They’re outright statements of facts but if you don’t know more exactly what happened in those historical periods you might consider that the conclusions they bring you to are correct – and they aren’t, far beyond any personal opinion.
            Using facts to produce fallacies is a well-studied field.

          • The world and his dog disagree with you here Gabs.

            Froome in top form best GT rider since ’13 hands down. Probs since ’12 if he’d been given the chance. He has 4 TDF’s how he can be a transitional Champ laughable. You’ll never win this argument but it’s good for wind up value on this comments section. Shame you have to use so many words to do it though!

          • Dave: Writing your comment in block letters is the least of the unwritten rules you have broken in your comments to this blog entry.
            Jared Kushner: No, they don’t. And please take your head out of your ass, learn to read and understand that being factual, convincing and entertaining beats being short, curt and opinionated both in GTs and in classics.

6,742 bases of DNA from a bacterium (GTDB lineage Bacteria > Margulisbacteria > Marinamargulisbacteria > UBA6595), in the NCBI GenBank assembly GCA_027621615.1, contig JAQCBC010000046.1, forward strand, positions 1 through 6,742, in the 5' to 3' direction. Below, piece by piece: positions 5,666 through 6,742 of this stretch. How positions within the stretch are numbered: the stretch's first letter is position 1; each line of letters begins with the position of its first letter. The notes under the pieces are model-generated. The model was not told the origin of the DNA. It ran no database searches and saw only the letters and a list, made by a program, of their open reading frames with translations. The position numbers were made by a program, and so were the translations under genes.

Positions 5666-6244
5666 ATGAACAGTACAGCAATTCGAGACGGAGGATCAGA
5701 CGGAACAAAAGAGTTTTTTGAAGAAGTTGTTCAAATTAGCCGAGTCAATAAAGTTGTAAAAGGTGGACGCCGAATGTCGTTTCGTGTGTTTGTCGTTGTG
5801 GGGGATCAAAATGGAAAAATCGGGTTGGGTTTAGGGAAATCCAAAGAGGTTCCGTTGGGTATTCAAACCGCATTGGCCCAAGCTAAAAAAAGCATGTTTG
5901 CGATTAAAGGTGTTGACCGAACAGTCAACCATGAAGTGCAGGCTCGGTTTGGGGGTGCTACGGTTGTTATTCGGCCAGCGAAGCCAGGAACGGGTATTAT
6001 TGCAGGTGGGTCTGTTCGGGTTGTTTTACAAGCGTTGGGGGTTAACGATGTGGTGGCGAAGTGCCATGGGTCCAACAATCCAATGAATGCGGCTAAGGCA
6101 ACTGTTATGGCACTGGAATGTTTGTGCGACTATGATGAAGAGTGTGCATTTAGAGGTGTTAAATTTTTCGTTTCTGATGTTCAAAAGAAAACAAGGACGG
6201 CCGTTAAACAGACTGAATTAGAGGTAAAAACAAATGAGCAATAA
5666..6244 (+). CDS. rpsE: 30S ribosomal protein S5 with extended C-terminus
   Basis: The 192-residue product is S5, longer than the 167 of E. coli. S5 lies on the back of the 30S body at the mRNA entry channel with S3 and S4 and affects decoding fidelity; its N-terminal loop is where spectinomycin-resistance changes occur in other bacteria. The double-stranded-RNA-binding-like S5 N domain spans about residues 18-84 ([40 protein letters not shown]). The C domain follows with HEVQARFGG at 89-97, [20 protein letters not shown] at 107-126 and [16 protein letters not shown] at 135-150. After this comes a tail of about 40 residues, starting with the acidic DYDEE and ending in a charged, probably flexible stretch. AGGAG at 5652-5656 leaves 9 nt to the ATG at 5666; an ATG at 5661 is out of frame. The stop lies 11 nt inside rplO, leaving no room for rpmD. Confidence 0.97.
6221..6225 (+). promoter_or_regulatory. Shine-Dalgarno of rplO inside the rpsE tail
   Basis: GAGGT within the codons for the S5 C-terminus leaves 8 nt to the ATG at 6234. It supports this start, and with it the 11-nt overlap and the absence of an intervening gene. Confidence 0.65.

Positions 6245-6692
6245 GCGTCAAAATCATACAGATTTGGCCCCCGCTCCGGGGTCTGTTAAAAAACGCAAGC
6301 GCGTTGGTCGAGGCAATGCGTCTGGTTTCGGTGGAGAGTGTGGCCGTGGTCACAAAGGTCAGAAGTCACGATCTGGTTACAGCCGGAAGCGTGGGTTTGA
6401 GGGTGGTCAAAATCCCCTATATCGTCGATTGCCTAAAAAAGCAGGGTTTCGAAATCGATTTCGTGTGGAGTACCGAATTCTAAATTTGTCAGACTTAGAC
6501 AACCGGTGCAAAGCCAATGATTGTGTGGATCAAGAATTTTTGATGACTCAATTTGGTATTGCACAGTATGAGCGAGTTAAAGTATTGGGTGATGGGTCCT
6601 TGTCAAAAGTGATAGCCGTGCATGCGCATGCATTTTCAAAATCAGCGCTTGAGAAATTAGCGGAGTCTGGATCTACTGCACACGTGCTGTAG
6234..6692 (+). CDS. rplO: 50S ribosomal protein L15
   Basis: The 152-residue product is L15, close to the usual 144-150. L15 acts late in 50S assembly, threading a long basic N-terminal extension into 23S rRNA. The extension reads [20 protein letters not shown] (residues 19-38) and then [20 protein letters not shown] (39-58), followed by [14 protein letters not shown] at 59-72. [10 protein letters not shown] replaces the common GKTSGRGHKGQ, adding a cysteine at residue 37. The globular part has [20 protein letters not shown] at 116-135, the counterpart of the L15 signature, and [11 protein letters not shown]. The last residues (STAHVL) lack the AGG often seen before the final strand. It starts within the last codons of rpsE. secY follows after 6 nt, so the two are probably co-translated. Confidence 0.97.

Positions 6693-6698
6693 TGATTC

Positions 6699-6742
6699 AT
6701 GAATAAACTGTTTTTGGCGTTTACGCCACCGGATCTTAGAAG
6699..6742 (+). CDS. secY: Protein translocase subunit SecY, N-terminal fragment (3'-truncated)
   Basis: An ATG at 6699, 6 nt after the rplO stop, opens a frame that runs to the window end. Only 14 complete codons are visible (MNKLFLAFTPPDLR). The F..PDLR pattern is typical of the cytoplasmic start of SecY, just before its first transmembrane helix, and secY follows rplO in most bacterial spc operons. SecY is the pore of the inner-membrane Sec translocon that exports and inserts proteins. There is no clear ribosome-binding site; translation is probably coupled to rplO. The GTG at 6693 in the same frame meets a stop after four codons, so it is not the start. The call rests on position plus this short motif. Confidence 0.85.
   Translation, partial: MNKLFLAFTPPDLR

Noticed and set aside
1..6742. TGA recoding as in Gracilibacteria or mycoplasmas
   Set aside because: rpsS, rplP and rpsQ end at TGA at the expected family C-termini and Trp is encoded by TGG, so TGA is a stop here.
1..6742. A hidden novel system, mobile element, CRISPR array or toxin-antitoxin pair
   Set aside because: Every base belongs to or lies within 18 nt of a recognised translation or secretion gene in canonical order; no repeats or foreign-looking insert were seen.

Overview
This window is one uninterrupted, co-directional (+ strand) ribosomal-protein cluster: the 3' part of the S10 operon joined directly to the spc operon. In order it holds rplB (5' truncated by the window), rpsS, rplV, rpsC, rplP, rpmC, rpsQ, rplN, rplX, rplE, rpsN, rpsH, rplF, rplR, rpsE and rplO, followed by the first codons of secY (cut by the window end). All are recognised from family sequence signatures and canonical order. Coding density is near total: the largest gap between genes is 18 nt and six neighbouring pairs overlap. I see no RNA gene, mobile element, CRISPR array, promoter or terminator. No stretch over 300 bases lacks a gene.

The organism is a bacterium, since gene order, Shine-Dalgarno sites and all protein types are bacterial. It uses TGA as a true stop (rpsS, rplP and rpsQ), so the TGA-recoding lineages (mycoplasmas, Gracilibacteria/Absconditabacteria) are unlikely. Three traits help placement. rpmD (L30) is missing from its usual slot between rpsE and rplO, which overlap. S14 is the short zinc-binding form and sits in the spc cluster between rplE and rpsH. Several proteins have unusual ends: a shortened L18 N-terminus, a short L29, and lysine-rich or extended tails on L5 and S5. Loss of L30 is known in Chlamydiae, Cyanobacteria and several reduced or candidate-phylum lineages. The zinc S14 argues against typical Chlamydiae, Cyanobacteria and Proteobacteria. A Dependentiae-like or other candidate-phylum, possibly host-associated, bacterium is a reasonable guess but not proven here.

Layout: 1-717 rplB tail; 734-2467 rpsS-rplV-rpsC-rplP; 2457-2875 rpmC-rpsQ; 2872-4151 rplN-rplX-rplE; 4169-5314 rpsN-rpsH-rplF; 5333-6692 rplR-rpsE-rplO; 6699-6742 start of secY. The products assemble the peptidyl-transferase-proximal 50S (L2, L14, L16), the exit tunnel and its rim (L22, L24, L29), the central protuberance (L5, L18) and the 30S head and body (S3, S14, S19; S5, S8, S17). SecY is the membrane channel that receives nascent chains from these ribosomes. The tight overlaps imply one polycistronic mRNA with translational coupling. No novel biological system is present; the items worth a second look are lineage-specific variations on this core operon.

RonDe: In my honest opinion your failure to correct Dave on his July 24 3:27 pm entry showed an elemental lack of class.
            Eskerrik Asko: Who do you think you are to make such comments and to judge other commentators? But at least you have the decency not to declare yourself the winner of the argument.

            Anyone else looking forward to Tour de Pologne?

          • Jesus – none of you would survive in the peloton – he only said like three words in caps, and the opinions above are fair enough – lighten up… guess it was enough to be zapped so I won’t be raising my voice any time soon! Love Gabriel but he does kinda hog this board when he’s posting (I’m braced for cover, they’re good posts, even if he’s sometimes as flexible with the facts as everyone else!) Great blog, pleasure reading through Tour INRNG. Viva La Vuelta, little interest in Poland though.